Fate perhaps boarded the trolley with Allister that day. It was a brisk day, as certain fateful days tend to be. Allister waited at the stop, newspaper in hand. When the trolley pulled alongside, Allister stepped aboard with a happy smirk, glad to be aboard. There was a unification that came, a warmth that nature poured from all aboard, whence one boarded public transit. Allister leant back against the pole of the handrail and soaked in it. It was not always like this, to be sure. There were days of odd smells and cold thoughts. But, not today. Not until that Man boarded.
His shuffle was one of deliberate anger. His mustache pointed too carefully with tension. His eyes were beady, the pupils tiny and dark and sinking into his large absorbing pools of white. His tense shoulders seemed to take note from the whites of his eyes as they pulled high with apparent intent to swallow his head. And his scarf looked to be pulled too tight around what could be seen of his neck. Looking back, Allister often theorized that whomever taught this man such an erroneous method was to blame for his wretched demeanor, that in their failure to teach properly the snug but loose feeling a scarf they had inadvertently narrowed the flow of oxygen and blood to the brain and left it a cold and bitter muscle. But, in the end, one must make effort to be cruel. And the Man on the Trolley did so.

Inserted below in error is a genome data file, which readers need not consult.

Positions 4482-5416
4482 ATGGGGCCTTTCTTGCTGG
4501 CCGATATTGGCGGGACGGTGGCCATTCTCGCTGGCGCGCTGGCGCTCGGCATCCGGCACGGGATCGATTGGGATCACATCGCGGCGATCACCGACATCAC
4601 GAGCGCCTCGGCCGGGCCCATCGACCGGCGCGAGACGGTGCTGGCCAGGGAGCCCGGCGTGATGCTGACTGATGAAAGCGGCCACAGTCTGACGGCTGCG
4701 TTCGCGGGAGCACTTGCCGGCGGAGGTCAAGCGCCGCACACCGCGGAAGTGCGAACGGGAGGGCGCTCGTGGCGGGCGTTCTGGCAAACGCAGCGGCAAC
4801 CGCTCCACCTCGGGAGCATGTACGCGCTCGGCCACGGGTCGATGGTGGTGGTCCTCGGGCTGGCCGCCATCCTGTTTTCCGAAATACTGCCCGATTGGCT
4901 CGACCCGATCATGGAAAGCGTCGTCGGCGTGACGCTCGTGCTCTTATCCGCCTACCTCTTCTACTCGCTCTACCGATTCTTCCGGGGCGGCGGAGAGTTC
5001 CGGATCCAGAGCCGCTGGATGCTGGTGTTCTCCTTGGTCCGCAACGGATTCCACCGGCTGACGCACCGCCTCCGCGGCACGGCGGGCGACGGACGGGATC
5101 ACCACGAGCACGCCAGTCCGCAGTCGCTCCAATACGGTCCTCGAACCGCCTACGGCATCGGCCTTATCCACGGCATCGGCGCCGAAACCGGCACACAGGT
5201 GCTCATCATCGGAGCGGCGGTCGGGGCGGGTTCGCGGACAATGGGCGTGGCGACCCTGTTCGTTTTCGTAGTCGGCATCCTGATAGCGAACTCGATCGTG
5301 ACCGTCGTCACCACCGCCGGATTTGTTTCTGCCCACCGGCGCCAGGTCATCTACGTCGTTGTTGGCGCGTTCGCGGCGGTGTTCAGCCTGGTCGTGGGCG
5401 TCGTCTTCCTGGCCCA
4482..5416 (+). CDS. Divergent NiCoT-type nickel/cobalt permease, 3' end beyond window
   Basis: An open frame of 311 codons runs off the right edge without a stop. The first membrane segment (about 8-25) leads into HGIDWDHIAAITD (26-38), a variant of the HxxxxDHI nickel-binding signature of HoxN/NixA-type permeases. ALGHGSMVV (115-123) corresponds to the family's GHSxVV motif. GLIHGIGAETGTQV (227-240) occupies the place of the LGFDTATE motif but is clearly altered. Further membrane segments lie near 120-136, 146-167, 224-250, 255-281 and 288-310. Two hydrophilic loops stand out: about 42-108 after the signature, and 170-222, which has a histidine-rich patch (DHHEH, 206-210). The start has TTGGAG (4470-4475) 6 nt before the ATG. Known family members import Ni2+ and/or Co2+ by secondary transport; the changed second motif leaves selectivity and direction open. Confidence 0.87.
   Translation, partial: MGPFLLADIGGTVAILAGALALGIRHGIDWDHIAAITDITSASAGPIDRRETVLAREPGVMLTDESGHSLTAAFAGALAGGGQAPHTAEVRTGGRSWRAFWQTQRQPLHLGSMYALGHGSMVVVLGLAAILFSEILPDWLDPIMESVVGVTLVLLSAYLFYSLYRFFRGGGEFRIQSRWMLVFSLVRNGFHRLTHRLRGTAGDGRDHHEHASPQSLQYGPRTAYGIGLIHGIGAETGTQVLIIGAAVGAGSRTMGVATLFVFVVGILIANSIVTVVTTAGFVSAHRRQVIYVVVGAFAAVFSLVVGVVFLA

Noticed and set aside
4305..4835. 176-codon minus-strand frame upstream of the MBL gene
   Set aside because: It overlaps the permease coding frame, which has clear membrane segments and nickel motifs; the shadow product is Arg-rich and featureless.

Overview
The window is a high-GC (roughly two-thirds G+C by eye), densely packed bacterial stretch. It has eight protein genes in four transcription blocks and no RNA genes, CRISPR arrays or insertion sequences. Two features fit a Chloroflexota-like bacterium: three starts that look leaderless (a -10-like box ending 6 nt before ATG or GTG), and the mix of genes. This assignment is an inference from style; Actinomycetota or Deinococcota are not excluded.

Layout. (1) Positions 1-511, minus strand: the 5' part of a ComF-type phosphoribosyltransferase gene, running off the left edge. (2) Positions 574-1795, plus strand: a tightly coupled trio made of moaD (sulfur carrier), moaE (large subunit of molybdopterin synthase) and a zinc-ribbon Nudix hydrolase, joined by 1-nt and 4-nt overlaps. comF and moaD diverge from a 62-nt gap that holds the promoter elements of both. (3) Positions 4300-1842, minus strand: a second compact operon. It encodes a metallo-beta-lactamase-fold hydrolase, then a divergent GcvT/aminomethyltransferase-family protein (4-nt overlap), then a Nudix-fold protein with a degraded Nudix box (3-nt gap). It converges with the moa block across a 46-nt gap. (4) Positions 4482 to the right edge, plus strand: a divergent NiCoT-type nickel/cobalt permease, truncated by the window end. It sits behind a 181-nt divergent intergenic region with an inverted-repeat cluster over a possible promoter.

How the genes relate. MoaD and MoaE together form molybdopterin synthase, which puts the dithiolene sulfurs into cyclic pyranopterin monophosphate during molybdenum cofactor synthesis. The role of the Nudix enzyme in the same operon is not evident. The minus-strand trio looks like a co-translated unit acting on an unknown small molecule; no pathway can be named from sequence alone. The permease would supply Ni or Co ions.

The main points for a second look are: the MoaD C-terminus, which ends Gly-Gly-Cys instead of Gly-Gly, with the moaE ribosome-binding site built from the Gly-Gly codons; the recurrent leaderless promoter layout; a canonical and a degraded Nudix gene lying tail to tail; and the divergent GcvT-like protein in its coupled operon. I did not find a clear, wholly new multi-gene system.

The Man on the Trolley stepped aboard, felt the warmth, saw Allister leaning against the pole of the handrail, saw Allister's sweet smile, and in one foul line, drained the trolley of all its good intentions. He looked at Allister through the squint of his beady eyes and said in a tone low and evil, "It is a hand handrail, you know?" This was said along with a shove as if there was not enough room (which there was) and as if Allister hid some complex and sinister plan to prevent all from holding onto the rail so that at each stop the trolley would throw passengers to the ground (which he did not).
When Allister turned to the man, looked down upon him (for he was at least a whole head shorter than Allister), he met with the Man’s daggery pupils-which was unnecessary for the Man on the Trolley's voice was just as daggery. Allister rarely picked fights, but few could fault him if his eyes turned daggery themselves and if, instead of answering the Man on the Trolley, Allister simply stood locked in a knife fight of pupils until the Man on the Trolley thrust his daggery glance into the ground, surrendering and leaving Allister poisoned with cold tension.
It was for this reason that the Man on the Trolley ranked so high in Allister's list of foes. To carry anger in you and to throw it at those who feel the sun is a wretched practice, one that is hard to forgive. For they do not just destroy moods, they destroy entire days.